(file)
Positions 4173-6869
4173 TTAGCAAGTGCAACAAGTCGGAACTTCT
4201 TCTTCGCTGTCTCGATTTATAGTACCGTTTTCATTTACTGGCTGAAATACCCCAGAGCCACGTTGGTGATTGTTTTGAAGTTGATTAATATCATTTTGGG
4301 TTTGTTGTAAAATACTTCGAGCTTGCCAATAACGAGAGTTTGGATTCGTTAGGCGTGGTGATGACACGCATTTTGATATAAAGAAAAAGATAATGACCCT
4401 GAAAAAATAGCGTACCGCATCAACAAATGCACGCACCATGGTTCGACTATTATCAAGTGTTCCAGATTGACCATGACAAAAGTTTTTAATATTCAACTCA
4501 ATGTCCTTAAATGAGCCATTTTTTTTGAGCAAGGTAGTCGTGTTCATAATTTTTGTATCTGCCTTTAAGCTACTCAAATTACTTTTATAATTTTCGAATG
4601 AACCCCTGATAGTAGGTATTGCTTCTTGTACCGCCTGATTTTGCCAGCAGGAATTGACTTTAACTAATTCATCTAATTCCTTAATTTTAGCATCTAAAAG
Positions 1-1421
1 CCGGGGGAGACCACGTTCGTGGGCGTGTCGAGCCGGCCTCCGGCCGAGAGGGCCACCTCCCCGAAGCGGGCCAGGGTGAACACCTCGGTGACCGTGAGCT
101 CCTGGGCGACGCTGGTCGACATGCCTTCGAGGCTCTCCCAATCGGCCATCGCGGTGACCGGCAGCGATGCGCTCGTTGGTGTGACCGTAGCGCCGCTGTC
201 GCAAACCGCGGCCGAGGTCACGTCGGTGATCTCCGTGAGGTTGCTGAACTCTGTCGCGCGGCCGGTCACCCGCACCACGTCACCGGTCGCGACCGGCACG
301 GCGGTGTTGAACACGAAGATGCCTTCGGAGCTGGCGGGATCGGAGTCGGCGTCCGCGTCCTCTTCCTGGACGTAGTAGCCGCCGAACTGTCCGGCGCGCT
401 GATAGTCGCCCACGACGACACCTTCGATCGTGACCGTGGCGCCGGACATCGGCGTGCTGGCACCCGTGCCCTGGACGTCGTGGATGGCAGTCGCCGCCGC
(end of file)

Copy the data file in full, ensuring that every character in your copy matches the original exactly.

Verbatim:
Positions 4173-6869
4173 TTAGCAAGTGCAACAAGTCGGAACTTCT
4201 TCTTCGCTGTCTCGATTTATAGTACCGTTTTCATTTACTGGCTGAAATACCCCAGAGCCACGTTGGTGATTGTTTTGAAGTTGATTAATATCATTTTGGG
4301 TTTGTTGTAAAATACTTCGAGCTTGCCAATAACGAGAGTTTGGATTCGTTAGGCGTGGTGATGACACGCATTTTGATATAAAGAAAAAGATAATGACCCT
4401 GAAAAAATAGCGTACCGCATCAACAAATGCACGCACCATGGTTCGACTATTATCAAGTGTTCCAGATTGACCATGACAAAAGTTTTTAATATTCAACTCA
4501 ATGTCCTTAAATGAGCCATTTTTTTTGAGCAAGGTAGTCGTGTTCATAATTTTTGTATCTGCCTTTAAGCTACTCAAATTACTTTTATAATTTTCGAATG
4601 AACCCCTGATAGTAGGTATTGCTTCTTGTACCGCCTGATTTTGCCAGCAGGAATTGACTTTAACTAATTCATCTAATTCCTTAATTTTAGCATCTAAAAG
Positions 1-1421
1 CCGGGGGAGACCACGTTCGTGGGCGTGTCGAGCCGGCCTCCGGCCGAGAGGGCCACCTCCCCGAAGCGGGCCAGGGTGAACACCTCGGTGACCGTGAGCT
101 CCTGGGCGACGCTGGTCGACATGCCTTCGAGGCTCTCCCAATCGGCCATCGCGGTGACCGGCAGCGATGCGCTCGTTGGTGTGACCGTAGCGCCGCTGTC
201 GCAAACCGCGGCCGAGGTCACGTCGGTGATCTCCGTGAGGTTGCTGAACTCTGTCGCGCGGCCGGTCACCCGCACCACGTCACCGGTCGCGACCGGCACG
301 GCGGTGTTGAACACGAAGATGCCTTCGGAGCTGGCGGGATCGGAGTCGGCGTCCGCGTCCTCTTCCTGGACGTAGTAGCCGCCGAACTGTCCGGCGCGCT
401 GATAGTCGCCCACGACGACACCTTCGATCGTGACCGTGGCGCCGGACATCGGCGTGCTGGCACCCGTGCCCTGGACGTCGTGGATGGCAGTCGCCGCCGC